Originally published December 11, 2009 at 04:45p.m., updated December 12, 2009 at 12:00a.m.
By mid-day Friday, the word around town (and Internet sites and radio and multiple news stations) was that Stanford coach Jim Harbaugh had pretty much been signed, sealed and delivered as the new coach of the Kansas University football team.
The only problem was, according to the man leading KU’s ongoing search for a new coach, none of it was backed by any kind of truth.
In response to the numerous reports that surfaced throughout the day, KU athletic director Lew Perkins issued a short statement late Friday afternoon indicating that he had not made a contract offer to any potential head football coach.
“As we have said in the past, we will not comment on rumors about any potential candidates for the position of head football coach at the University of Kansas,” he said. “Having said that, I will reiterate at this time that the process is ongoing. We have not offered the head coaching position to anyone.”
Perkins’ comments seemed to slow — at least temporarily — speculation that a Harbaugh-to-Kansas move is on the immediate horizon, though they likely did nothing to squelch fans’ intrigue of Harbaugh, a former NFL quarterback and the third-year coach at Stanford.
Since former KU coach Mark Mangino was ushered out last week amid allegations that he’d physically and verbally abused players, Harbaugh seems to have topped many a wish-list as Perkins has gone about the task of replacing the second-winningest coach in Kansas football history.
In just three years at Stanford, Harbaugh, who comes from a family of coaches, has made the Cardinal relevant in the Pac-10, leading the team to an 8-4 record this season and its first bowl berth since 2001.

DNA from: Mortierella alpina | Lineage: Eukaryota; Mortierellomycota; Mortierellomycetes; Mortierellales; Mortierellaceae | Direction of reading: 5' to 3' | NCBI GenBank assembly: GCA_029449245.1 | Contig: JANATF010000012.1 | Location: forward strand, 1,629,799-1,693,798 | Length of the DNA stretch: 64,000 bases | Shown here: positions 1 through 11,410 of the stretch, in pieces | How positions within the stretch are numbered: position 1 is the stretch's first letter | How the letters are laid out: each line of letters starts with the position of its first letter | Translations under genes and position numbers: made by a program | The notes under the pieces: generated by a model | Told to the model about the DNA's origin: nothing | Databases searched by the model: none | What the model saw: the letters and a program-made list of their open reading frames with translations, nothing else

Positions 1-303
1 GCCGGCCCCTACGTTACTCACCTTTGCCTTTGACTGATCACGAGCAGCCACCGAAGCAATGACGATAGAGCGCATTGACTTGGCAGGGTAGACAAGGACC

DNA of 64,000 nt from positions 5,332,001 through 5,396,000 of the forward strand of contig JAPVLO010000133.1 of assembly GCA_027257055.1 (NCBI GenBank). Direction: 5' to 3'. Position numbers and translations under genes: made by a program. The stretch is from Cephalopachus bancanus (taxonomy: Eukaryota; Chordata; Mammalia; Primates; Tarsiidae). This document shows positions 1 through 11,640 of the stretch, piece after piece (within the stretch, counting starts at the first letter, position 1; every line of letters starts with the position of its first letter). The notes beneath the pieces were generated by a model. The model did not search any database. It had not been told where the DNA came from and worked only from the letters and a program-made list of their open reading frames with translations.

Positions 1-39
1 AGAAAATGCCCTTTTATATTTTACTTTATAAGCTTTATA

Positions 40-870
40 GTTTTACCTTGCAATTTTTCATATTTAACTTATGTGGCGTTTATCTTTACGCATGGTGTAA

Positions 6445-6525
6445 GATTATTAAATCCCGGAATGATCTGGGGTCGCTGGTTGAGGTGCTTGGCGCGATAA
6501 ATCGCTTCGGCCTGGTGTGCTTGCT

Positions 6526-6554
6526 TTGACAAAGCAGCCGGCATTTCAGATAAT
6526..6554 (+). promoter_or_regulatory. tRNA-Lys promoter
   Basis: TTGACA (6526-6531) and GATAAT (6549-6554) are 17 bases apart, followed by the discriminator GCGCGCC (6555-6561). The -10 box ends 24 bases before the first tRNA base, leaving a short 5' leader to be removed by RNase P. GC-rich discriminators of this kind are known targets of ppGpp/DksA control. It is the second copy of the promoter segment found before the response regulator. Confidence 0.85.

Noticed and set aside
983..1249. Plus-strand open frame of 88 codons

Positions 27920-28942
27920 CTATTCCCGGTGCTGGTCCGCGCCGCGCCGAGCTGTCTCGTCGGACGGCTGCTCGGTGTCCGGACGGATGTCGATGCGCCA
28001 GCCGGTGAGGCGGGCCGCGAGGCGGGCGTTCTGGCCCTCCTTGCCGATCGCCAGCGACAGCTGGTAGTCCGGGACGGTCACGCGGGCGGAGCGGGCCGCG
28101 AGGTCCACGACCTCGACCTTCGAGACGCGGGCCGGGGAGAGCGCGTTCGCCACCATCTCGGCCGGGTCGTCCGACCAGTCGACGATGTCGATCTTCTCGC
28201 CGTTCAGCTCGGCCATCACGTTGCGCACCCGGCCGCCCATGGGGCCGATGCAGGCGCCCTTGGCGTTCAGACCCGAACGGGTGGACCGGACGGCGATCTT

Stanford has been trying to negotiate a new deal with the 45-year-old coach, whose wife is from the Kansas City area.
Earlier this week, KU über-booster Dana Anderson — whose name adorns the football team’s new $31 million complex — said he hopes the search is handled quickly in an effort to get things settled, and based on at least one recent development, his concern seems to be warranted.
Kansas University football commitment Jacoby Walker, a quarterback from Houston, de-committed from KU this week and will instead play at Utah, according to the Salt Lake (Utah) Tribune.
A three-star recruit according to Rivals.com, Walker committed to the Jayhawks in June, but reportedly began looking elsewhere after Mangino resigned.
Walker, who is set to graduate this winter, had planned to enroll at KU for the spring semester.
But with the uncertainty surrounding the head coaching position, doing so would have represented a significant gamble.
The effect of the recent coaching change on what has been a particularly strong 2010 commitment list — already, the team has landed three players rated as four-star recruits by Rivals.com —has been a concern since Mangino’s departure last Thursday
As the program’s remaining coaches have continued to try to keep the class intact, it has proven a difficult venture, at times.
“We’re just trying to make them at ease and point out the things that haven’t changed,“ defensive coordinator and interim coach Clint Bowen said last week. “Kansas is still a great university, a great community. They’re still committed to football and being successful in football. And none of those things have changed.”
Several names of candidates for the vacant Kansas job — aside from Harbaugh’s — also have been mentioned of late.
Buffalo coach Turner Gill, who reportedly has interviewed with Perkins.
East Carolina coach Skip Holtz.
Houston coach Kevin Sumlin.
Central Michigan coach Butch Jones.
Wisconsin coach Bret Bielema and Wisconsin defensive coordinator Dave Doeren.